4.1 A General Survey

Language, being a social practice, changes with social conditions. In the move from feudal society to capitalist society there was a growing tendency towards economic, political, and cultural unification, that is, the creation of a unified home market. Corresponding to this was a move towards a system of unified communication, that is, towards an increasingly standardised language (Fairclough 1989: 56-7).

Leith, in his study of the social history of English, makes a similar observation: ‘A standard tends to emerge when ideas about nationhood and political autonomy are gaining currency’ (1983: 39). He is precise about the origins of the standard variety of English. According to him they lie with ‘the merchant class based in London. The dialect they spoke was the east midland one…and already in the fourteenth century this was a class dialect within London’ (p.38).

As one dialect began to emerge as the dominant it immediately acquired prestige. From the earliest comments on the spoken standard (Hart 1551, Price 1665, Coles 1674) there are references to prestige – Hart’s ‘learned’ and ‘literate’ elements. Puttenham (1589) observed that the ‘best’ speech could be heard at Court and within a sixty mile radius of London. Speech in the countryside elsewhere, however, was considered ‘barbarous’ (Coote 1597). Leith, from whom all these references are taken, comments, ‘What we can be sure of is that the prestige of one dialect triggers the disparagement of others’ (p.43).

A written standard was also taking shape in this process with regional dialects increasingly losing their written form. This was greatly helped and accelerated with the use of the printing press at the end of the fifteenth century. During the course of the sixteenth century a growing sense of a literary norm made possible attempts to represent foreigner and regional speech. Leith traces this feature from then right up to the present:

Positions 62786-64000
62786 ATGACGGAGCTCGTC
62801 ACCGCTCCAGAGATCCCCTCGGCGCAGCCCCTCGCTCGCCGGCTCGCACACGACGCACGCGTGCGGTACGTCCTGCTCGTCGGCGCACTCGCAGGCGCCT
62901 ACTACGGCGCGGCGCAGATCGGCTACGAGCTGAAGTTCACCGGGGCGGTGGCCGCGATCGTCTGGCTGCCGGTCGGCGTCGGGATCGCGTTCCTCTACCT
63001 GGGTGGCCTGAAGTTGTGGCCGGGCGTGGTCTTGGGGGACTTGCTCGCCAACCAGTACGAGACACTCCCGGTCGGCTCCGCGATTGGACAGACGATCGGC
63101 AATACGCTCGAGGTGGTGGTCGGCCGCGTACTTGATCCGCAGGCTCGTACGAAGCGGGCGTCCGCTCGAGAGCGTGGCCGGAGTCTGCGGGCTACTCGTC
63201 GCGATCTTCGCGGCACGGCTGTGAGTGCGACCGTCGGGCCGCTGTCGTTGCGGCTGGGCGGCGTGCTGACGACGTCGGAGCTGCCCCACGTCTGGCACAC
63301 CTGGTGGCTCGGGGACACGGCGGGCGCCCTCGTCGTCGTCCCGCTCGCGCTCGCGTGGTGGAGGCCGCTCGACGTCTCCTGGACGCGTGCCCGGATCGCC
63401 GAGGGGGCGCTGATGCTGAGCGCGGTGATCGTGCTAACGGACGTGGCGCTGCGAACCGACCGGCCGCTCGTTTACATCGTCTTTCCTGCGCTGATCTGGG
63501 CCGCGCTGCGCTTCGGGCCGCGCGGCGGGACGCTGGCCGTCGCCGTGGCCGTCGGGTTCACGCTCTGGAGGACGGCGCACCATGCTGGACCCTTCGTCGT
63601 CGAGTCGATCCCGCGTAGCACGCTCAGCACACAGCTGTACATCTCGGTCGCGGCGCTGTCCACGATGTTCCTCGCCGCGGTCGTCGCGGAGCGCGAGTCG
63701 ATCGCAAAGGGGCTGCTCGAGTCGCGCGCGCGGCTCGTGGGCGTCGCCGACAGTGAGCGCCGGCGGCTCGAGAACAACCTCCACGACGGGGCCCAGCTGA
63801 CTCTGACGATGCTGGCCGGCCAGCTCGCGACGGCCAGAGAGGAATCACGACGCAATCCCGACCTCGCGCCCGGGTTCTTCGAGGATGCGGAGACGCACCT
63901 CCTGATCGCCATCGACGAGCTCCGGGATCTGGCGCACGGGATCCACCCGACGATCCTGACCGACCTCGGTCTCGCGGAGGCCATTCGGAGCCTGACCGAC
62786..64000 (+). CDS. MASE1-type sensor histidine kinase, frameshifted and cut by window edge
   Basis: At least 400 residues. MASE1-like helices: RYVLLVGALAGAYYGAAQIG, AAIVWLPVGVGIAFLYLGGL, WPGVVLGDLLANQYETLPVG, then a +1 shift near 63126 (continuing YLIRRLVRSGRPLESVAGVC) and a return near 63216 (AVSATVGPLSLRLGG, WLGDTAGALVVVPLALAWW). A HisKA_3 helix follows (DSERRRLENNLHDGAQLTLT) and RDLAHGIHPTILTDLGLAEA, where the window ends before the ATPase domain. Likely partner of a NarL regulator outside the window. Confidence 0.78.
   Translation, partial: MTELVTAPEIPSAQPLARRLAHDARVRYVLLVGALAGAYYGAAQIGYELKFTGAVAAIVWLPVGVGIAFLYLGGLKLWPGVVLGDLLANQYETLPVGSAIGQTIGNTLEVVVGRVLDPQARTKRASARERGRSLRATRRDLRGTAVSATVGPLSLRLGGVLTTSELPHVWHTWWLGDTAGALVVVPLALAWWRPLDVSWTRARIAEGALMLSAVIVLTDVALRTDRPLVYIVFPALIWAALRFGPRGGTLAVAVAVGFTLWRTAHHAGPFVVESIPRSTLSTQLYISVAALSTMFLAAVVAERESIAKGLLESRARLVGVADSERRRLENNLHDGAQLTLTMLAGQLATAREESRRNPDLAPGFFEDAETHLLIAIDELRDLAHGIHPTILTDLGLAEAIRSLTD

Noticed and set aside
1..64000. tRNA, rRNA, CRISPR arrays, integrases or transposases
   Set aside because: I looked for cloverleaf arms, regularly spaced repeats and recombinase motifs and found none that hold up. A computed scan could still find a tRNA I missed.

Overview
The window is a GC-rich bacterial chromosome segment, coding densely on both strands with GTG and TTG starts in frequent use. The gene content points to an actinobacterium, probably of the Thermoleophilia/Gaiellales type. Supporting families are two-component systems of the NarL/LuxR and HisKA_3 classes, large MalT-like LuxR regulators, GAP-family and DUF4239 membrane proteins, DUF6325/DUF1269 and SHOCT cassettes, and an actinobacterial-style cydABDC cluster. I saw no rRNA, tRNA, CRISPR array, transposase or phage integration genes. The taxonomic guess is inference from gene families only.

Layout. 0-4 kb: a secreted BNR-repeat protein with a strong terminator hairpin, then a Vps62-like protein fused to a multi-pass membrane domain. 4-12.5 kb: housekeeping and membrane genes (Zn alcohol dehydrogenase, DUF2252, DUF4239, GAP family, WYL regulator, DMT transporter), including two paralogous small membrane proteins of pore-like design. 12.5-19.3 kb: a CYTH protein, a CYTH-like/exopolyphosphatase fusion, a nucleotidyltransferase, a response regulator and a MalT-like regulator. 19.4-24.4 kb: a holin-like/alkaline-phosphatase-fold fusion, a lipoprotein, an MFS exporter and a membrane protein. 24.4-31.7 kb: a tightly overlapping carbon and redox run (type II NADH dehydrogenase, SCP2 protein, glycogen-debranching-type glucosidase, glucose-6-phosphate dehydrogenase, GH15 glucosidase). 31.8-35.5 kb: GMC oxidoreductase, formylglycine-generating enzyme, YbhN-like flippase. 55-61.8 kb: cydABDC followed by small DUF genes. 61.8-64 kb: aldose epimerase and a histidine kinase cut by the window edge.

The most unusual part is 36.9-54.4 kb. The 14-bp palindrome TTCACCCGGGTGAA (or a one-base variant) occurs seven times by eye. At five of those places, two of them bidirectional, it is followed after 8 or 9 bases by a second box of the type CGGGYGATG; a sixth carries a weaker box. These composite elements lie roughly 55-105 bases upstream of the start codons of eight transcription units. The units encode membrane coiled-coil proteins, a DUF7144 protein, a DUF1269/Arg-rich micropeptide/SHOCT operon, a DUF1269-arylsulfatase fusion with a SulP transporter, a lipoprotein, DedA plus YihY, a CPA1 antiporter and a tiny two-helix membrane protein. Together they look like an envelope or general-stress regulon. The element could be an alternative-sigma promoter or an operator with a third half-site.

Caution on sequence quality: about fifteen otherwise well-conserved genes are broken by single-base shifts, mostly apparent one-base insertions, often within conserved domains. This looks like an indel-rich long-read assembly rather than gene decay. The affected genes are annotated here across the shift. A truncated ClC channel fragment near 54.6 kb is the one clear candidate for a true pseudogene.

Increasingly they [foreigners and provincials] play the role of buffoon or boor. Non-standard speech is equated with simplicity or roughness; and in order to depict these qualities in literature, some form of marking for non-standard features is adopted. A tradition is established that has lasted to the present day, and which has been translated into cinema and TV soap opera; deviation from the norm implies social comment in the minds of author and audience alike.
(p.41)

(This is of great interest for the purposes of this dissertation as it points up the significance of Chico as an outsider – and thus someone ordinarily less powerful – in everything he says.) That these concepts of prestige and disparagement are based on attitudes located in the social hierarchy of power relations rather than in any universal aesthetic judgement has been demonstrated in a number of studies. Edwards (1979) cites two by Giles et al (1974 and 1975) which produced very similar results. The citation of one suffices here. In the 1974 study forty-six British undergraduates who had no experience of Greek were asked to listen to two Greek dialects, the Athenian (prestige, standard) and the Cretan (low status). No significant difference was highlighted by the students. Trudgill’s 1974 study of the postvocalic ‘r’ is even more telling, showing that in British English its absence is associated with high prestige, whereas in New York English the reverse is true. (All studies cited in Edwards pp. 80-1.). Halliday (1964) also recognised the role of social factors in such evaluations and likened the disparagement of language varieties to racism (p.165). While such egalitarian attitudes and findings indicate the intensity of the struggle for power in language they do not prevent the standard from dominating to such a degree that those people who have noticeable regional or social accents regard their own spoken language as somehow defective or improper (Kress 1979:47). This view has been strengthened as the written form has over time become valued as higher than the spoken form and is valued as such even by those whose main or only use of language is spoken (Kress p.53). However, as one of the goals of a standard is maximal variation of function it cannot be monolithic and inflexible. Leith again: